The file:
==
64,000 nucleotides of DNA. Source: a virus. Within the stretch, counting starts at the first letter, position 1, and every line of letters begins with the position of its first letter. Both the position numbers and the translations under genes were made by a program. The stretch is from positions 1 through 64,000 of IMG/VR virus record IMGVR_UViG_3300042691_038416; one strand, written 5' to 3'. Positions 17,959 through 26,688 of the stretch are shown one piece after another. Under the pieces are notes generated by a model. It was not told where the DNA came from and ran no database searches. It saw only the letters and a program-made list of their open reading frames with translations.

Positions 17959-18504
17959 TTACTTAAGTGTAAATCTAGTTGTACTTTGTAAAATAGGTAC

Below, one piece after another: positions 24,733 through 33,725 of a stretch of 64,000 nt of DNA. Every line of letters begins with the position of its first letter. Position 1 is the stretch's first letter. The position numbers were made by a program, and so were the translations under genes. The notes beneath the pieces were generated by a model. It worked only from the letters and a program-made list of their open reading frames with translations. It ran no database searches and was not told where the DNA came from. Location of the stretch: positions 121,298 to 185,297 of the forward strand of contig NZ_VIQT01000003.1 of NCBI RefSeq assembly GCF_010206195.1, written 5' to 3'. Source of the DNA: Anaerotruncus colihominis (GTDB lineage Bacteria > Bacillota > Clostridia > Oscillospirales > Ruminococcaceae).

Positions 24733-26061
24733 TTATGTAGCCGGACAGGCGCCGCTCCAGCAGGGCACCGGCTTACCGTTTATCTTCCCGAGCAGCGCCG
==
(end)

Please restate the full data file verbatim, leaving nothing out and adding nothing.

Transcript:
64,000 nucleotides of DNA. Source: a virus. Within the stretch, counting starts at the first letter, position 1, and every line of letters begins with the position of its first letter. Both the position numbers and the translations under genes were made by a program. The stretch is from positions 1 through 64,000 of IMG/VR virus record IMGVR_UViG_3300042691_038416; one strand, written 5' to 3'. Positions 17,959 through 26,688 of the stretch are shown one piece after another. Under the pieces are notes generated by a model. It was not told where the DNA came from and ran no database searches. It saw only the letters and a program-made list of their open reading frames with translations.

Positions 17959-18504
17959 TTACTTAAGTGTAAATCTAGTTGTACTTTGTAAAATAGGTAC

Below, one piece after another: positions 24,733 through 33,725 of a stretch of 64,000 nt of DNA. Every line of letters begins with the position of its first letter. Position 1 is the stretch's first letter. The position numbers were made by a program, and so were the translations under genes. The notes beneath the pieces were generated by a model. It worked only from the letters and a program-made list of their open reading frames with translations. It ran no database searches and was not told where the DNA came from. Location of the stretch: positions 121,298 to 185,297 of the forward strand of contig NZ_VIQT01000003.1 of NCBI RefSeq assembly GCF_010206195.1, written 5' to 3'. Source of the DNA: Anaerotruncus colihominis (GTDB lineage Bacteria > Bacillota > Clostridia > Oscillospirales > Ruminococcaceae).

Positions 24733-26061
24733 TTATGTAGCCGGACAGGCGCCGCTCCAGCAGGGCACCGGCTTACCGTTTATCTTCCCGAGCAGCGCCG